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Mantis Shrimp: The Quickest Killers in the Animal Kingdom

The mantis shrimp is an interesting creature: It flaunts a whole rainbow of colors, has some of the best working eyes in the animal kingdom, and ruthlessly kills its prey with extreme precision and power. There are over 550 species of the ocean dweller, but of those hundreds, the formidable crustaceans have just two primary methods for maiming their prey: smashing or spearing.

As PBS's Deep Look series explains in the video above, smashers have a strong club, which they use to literally punch animals to death (or bust open a shell). Their tiny boxing glove moves through the water at 50 mph—faster than a .22-caliber bullet. These clobberers also have a simple spear that's sharp enough to jab their enemies in turf battles, but pro spearers have an advanced harpoon with a serrated blade. They hide in the sand and wait for an unsuspecting fish to pass by so they can leap out and attack before dragging the unsuspecting animal to its death. Yikes.

The mantis shrimp combines this pure power with an incredible sense of sight. While humans have two pupils and three color receptors, the mantis shrimp has six pseudopupils and 12 receptors to better destroy their enemies. As the video explains, "Mantis shrimp can perceive the most elusive attribute of light from the human standpoint: polarization. Polarization refers to the angle that light travels through space. Though it’s invisible to the human eye, many animals see this quality of light, especially underwater."

This skill is great for more than just killing dinner: The special vision lets mantis shrimp communicate with each other and stake out territory. Scientists have even borrowed this technique to find injuries and even cancer with polarized light. Just another example of how Mother Nature can be both beautiful and terrifying. 

[h/t SPLOID]

Images: iStock

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science
Why Can Parrots Talk and Other Birds Can't?
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iStock

If you've ever seen a pirate movie (or had the privilege of listening to this avian-fronted metal band), you're aware that parrots have the gift of human-sounding gab. Their brains—not their beaks—might be behind the birds' ability to produce mock-human voices, the Sci Show's latest video explains below.

While parrots do have articulate tongues, they also appear to be hardwired to mimic other species, and to create new vocalizations. The only other birds that are capable of vocal learning are hummingbirds and songbirds. While examining the brains of these avians, researchers noted that their brains contain clusters of neurons, which they've dubbed song nuclei. Since other birds don't possess song nuclei, they think that these structures probably play a key role in vocal learning.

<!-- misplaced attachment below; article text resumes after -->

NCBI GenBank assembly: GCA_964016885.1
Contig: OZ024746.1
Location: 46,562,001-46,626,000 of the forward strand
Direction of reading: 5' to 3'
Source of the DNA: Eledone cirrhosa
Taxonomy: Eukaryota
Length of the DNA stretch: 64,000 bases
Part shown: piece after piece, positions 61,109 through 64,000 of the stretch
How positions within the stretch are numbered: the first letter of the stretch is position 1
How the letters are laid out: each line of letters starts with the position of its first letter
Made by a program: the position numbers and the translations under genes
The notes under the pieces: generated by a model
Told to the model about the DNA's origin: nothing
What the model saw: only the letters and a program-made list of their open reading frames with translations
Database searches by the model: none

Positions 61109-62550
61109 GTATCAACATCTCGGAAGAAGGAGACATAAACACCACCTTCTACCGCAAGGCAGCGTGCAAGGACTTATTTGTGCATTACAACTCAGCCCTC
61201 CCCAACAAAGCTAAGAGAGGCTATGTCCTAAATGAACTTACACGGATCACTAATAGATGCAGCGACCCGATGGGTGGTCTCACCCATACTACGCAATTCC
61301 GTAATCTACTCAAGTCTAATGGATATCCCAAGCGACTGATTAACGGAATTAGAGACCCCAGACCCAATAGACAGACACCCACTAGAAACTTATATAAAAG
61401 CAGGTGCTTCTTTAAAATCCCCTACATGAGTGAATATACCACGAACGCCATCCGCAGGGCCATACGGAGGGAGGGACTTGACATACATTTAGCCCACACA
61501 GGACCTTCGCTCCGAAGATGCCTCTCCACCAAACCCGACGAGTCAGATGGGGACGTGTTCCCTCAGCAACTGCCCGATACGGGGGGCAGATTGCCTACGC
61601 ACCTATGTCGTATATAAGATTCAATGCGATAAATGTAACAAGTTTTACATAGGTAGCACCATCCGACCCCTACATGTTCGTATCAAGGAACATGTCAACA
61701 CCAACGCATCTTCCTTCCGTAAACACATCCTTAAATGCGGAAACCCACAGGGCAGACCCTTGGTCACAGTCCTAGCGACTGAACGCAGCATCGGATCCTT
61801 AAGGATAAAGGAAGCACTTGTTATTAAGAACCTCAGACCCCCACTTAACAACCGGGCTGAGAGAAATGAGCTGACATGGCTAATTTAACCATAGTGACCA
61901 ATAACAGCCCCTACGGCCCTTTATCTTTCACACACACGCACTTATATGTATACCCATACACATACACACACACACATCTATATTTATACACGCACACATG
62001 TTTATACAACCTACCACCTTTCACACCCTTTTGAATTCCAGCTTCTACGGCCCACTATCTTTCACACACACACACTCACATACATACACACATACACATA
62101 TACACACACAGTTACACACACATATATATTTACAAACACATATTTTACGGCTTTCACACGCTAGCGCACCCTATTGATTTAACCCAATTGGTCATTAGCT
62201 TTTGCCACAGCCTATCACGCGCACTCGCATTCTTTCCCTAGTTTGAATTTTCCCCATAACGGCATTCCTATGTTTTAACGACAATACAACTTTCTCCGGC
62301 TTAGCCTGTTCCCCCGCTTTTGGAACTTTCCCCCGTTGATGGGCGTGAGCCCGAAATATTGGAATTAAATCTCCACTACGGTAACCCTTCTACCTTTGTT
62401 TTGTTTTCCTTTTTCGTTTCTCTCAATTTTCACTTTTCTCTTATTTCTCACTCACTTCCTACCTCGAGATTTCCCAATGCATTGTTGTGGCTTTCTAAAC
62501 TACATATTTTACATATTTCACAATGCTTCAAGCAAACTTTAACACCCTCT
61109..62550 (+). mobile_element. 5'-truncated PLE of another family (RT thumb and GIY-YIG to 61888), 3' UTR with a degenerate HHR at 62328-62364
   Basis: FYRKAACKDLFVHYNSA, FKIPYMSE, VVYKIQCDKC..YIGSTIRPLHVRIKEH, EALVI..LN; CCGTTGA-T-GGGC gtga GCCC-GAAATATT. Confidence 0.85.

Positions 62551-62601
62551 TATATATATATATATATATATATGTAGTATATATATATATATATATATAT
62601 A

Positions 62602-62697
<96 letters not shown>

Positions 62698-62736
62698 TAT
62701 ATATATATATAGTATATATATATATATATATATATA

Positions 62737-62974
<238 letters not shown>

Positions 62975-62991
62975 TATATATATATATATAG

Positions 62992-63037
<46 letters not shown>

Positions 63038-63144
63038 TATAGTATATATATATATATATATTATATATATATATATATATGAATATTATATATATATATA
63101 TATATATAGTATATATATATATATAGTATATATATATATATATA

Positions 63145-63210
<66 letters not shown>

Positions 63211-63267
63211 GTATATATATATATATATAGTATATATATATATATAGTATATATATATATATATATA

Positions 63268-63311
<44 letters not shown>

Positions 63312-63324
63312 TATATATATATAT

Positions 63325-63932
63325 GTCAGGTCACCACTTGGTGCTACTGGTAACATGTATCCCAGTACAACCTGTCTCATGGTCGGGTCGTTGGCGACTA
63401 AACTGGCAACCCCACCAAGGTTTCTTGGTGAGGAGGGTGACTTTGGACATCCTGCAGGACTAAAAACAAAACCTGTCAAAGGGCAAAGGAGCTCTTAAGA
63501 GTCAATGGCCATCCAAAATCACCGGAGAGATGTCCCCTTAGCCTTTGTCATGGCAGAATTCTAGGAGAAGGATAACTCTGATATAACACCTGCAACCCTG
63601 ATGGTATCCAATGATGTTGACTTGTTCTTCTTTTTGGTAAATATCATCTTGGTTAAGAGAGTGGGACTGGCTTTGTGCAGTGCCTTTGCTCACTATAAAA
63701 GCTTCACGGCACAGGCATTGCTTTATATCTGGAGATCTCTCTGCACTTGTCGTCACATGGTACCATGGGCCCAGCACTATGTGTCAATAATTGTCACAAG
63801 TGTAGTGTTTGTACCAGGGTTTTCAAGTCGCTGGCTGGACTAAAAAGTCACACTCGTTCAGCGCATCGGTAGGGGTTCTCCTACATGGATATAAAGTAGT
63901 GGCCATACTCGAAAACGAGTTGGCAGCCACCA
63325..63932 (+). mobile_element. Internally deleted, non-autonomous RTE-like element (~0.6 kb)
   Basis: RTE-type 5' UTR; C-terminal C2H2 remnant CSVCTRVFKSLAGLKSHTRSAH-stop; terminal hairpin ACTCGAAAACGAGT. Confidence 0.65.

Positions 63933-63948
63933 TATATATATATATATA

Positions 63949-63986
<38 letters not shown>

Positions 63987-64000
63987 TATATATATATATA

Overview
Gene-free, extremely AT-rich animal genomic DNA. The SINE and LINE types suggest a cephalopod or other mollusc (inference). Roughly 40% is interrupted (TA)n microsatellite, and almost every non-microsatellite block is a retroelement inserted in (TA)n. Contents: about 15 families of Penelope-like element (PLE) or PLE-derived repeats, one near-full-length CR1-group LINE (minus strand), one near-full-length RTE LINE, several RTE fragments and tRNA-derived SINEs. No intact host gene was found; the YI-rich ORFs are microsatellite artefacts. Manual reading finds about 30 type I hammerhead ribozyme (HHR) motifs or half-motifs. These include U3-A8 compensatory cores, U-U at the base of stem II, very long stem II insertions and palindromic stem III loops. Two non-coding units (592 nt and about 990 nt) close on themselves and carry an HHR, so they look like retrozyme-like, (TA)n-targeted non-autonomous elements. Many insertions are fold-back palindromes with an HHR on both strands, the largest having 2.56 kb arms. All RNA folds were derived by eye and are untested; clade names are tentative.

Parrots might be better at mimicry than hummingbirds and songbirds thanks to a variation in these neurons: a special shell layer that surrounds each one. Birds with larger shell regions appear to be better at imitating other creatures, although it's still unclear why.

Learn more about parrot speech below (after you're done jamming out to Hatebeak).

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paleontology
Extinct Penguin Species Was the Size of an Adult Human
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iStock

A penguin that waddled across the ice 60 million years ago would have dwarfed the king and emperor penguins of today, according to the Associated Press. As indicated by fossils recently uncovered in New Zealand, the extinct species measured 5 feet 10 inches while swimming, surpassing the height of an average adult man.

The discovery, which the authors say is the most complete skeleton of a penguin this size to date, is laid out in a study recently published in Nature Communications. When standing on land, the penguin would have measured 5 feet 3 inches, still a foot taller than today’s largest penguins at their maximum height. Researchers estimated its weight to have been about 223 pounds.

Kumimanu biceae, a name that comes from Maori words for “monster" and "bird” and the name of one researcher's mother, last walked the Earth between 56 million and 60 million years ago. That puts it among the earliest ancient penguins, which began appearing shortly after large aquatic reptiles—along with the dinosaurs—went extinct, leaving room for flightless carnivorous birds to enter the sea.

The prehistoric penguin was a giant, even compared to other penguin species of the age, but it may not have been the biggest penguin to ever live. A few years ago, paleontologists discovered 40-million-year-old fossils they claimed belonged to a penguin that was 6 feet 5 inches long from beak to tail. But that estimate was based on just a couple bones, so its actual size may have varied.

[h/t AP]

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